PONTECORVO’S “THE BATTLE OF ALGIERS” (1966-67) Artefact Report

Artefact Report



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“The Battle of Algiers” was shot in 1965 and released in 1966-1967. Directed and co-written by Italian Gillo Pontecorvo (1919-2006), it represented select incidents during the Algerian war, a nationalist uprising against French colonialism in the North-African nation. It focuses on terrorism, colonialism, and military suppression, depicting tactics of urban guerrilla warfare that were employed by resistance fighters (led by the National Liberation Front) against French colonialist forces. The dramatic narrative details the changing fortunes of the NLF between 1954 and 1957.


Despite its superficial appearance of neutrality, one may argue that the very act of making such a film is inherently political. This film, in fact, was made after discussions with NLF leaders and most sources belonged to the NLF. (Whitaker, 2017) The director himself was a declared Communist and, hence, no advocate of colonial rule.

In terms of content, this film is seen as an example of post-colonial cinema. Stylistically, it is treated as an exemplar of Italian Neorealism which was interested in the everyday lives and struggles of the ordinary individual. It resonated with American audiences during the time of protests against the war in Vietnam. This film has also had a great influence on military strategists. (Ebert, 2017)   


The Battle Of Algiers” is particularly well-regarded for its convincingly realistic depiction. In fact, the director included a disclaimer stating that no documentary or newsreel footage was used. (Ebert, 2017) I am interested in how the construction of ‘truth’ can take place through such cinematic realism.

In this case, realism was achieved partly through casting choices and fine attention to detail. Most of the actors in the film were locals with no professional background in the performing arts. (Ibid.) Scenes were shot on location and using grainy black and white film for verisimilitude. The cinematography made pioneering use of hand-held techniques that are now treated as standard for documentary-like cinema.(Classic Art Films, 2015) The director effectively used these techniques to tell a story from a viewpoint (not overtly) sympathetic to the cause of the resistance. The strong impact, emotional appeal, and widespread reach of cinema as a medium ensured that his version of the events become powerful enough to oppose the hegemonic colonialist narrative, thus influencing world opinion.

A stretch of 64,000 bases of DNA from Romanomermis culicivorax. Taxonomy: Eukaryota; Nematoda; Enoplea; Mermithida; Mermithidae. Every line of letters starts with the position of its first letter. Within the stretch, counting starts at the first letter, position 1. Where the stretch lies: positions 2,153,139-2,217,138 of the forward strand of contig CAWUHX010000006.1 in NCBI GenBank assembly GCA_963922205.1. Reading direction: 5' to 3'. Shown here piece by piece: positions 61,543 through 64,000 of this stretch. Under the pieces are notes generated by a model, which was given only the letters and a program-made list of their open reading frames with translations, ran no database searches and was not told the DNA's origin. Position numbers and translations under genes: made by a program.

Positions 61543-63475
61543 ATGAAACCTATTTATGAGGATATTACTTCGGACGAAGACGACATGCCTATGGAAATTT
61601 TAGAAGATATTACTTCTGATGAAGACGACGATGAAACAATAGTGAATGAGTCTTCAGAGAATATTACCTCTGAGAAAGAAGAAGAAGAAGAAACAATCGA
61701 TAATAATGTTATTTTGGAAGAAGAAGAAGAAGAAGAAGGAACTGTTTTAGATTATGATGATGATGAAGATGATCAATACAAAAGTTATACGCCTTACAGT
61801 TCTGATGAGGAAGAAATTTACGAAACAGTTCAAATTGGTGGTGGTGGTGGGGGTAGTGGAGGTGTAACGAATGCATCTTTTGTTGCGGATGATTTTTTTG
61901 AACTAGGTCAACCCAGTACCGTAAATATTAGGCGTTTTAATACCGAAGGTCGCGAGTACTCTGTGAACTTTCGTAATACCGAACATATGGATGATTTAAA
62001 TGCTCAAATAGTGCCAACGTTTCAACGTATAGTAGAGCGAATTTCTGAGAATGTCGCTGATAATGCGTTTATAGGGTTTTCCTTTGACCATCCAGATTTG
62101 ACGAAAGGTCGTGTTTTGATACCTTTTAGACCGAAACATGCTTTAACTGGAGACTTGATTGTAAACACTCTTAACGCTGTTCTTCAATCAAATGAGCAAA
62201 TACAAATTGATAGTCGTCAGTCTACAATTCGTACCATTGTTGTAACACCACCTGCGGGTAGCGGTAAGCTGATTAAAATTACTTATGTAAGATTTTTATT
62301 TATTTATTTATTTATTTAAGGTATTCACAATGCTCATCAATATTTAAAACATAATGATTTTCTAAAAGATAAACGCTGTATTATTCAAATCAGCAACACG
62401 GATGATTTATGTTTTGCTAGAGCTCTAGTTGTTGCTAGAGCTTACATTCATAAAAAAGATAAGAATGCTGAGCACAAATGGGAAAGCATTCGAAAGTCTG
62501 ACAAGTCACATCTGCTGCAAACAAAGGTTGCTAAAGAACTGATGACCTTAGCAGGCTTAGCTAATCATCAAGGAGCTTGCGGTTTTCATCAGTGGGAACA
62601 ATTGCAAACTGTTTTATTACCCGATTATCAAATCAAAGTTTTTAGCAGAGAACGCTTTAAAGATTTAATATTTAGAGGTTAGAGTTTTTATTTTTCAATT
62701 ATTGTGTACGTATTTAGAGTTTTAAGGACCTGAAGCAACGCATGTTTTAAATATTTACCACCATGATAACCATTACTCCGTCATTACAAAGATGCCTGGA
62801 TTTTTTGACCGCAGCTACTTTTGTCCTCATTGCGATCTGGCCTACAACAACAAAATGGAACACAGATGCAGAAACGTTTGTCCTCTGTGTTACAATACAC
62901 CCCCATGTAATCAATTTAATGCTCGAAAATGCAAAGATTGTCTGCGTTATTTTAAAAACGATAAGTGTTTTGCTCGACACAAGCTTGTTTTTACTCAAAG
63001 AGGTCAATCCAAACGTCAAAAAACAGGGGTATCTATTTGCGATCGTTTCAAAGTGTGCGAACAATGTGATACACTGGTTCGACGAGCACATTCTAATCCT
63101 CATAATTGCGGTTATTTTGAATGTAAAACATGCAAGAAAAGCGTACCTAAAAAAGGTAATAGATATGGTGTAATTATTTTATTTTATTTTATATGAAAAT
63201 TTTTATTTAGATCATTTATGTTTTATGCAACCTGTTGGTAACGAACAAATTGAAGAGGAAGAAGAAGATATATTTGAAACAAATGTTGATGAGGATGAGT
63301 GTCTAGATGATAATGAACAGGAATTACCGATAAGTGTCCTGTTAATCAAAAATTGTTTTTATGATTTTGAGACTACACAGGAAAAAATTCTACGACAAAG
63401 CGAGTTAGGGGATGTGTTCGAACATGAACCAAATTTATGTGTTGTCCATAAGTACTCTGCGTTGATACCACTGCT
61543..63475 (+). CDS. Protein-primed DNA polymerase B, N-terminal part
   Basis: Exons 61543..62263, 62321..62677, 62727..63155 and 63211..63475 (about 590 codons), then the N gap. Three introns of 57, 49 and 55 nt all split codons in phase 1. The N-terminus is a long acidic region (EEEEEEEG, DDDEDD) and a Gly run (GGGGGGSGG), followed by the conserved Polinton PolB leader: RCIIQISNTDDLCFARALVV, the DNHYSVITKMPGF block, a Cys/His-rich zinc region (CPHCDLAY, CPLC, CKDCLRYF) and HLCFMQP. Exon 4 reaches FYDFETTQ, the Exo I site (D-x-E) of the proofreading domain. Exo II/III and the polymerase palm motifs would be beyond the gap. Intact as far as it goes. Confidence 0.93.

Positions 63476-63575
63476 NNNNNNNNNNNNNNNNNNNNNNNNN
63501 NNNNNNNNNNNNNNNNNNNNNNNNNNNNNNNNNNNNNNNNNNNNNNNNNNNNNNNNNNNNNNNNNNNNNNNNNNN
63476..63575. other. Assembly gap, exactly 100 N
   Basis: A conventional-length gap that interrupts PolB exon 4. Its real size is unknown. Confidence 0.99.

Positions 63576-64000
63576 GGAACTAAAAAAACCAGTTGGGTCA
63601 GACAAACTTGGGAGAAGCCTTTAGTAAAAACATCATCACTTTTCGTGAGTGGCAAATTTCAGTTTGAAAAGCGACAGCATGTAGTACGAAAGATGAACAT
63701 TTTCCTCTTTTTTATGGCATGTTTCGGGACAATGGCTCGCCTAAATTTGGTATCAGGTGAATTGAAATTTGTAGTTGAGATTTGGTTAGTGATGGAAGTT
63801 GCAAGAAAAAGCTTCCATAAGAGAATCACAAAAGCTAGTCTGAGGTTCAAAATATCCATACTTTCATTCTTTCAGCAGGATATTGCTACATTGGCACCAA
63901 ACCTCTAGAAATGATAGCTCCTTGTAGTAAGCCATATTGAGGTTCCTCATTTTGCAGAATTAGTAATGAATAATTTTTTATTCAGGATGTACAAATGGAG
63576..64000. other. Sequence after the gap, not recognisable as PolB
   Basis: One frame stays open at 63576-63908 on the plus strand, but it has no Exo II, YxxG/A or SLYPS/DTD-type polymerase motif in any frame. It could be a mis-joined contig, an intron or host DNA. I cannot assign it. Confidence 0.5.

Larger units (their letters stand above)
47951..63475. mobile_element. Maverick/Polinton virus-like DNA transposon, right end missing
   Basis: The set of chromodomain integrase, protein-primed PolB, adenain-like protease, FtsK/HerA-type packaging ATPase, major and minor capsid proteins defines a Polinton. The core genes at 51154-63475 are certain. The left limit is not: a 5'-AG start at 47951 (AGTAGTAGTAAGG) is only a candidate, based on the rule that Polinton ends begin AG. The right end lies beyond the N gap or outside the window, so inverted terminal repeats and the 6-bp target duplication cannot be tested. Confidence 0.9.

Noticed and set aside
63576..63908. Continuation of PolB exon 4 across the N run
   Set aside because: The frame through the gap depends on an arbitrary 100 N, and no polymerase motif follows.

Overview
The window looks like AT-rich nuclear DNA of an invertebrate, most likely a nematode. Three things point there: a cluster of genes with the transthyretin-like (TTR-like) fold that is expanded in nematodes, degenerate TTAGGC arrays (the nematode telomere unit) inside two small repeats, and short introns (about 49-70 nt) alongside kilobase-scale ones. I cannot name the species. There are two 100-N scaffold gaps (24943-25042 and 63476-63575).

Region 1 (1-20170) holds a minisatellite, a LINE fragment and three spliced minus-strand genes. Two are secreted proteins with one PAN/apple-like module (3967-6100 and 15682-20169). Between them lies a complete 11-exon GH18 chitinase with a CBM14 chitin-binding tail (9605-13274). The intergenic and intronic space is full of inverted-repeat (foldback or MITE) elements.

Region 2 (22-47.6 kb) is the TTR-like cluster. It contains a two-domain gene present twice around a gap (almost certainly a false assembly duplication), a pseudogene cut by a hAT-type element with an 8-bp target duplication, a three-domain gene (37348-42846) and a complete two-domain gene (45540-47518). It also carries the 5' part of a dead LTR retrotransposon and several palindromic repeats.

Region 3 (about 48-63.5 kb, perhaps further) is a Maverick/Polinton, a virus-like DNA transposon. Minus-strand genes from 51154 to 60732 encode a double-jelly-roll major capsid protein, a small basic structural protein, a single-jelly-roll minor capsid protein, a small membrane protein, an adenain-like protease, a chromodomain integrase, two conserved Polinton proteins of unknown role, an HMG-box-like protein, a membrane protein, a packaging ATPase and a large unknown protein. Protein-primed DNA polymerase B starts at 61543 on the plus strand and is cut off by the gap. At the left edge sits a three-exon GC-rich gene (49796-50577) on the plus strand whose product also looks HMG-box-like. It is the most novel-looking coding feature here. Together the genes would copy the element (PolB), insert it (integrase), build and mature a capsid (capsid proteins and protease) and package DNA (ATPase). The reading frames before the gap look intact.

When a film has the outward appearance of reality and refrains from overtly displaying its ideological subjectivity, it has a greater impact on the minds of audiences. It appears neutral and impartial. Audiences are more willing to accept it as unvarnished truth. In this way, a filmmaker can influence the minds of his audiences and, arguably, the course of history.


As with any artefact, there are multiple possible avenues for exploration of meaning. I have treated this film as an entry point into investigating the issue of realism in cinema and the impact that this can have on audiences’ perceptions. In this film, cinematic conventions typical of the documentary form have been successfully employed to promote a subjective viewpoint beneath the veneer of objective factual accuracy.




Ebert, R. (2004). The Battle of Algiers Movie Review (1968). [online] Rogerebert.com.

Classic Art Films. (2015). The Battle of Algiers. [online]

Whitaker, S. (2017). Gillo Pontecorvo. The Guardian. [online]


Duncan, D., 2008. Italy’s postcolonial cinema and its histories of representation. Italian Studies, 63(2), pp.195-211.

Lawton, B., 1979. Italian Neorealism: A Mirror Construction of Reality. Film Criticism, 3(2), pp.8-23.

Lorcin, P.M., 2006. Algeria & France, 1800-2000: identity, memory, nostalgia. Syracuse University Press.

Nichols, B., 1991. Representing reality: Issues and concepts in documentary (Vol. 681). Indiana University Press.

Ruberto, L.E. and Wilson, K.M., 2007. Italian neorealism and global cinema. Wayne State University Press.

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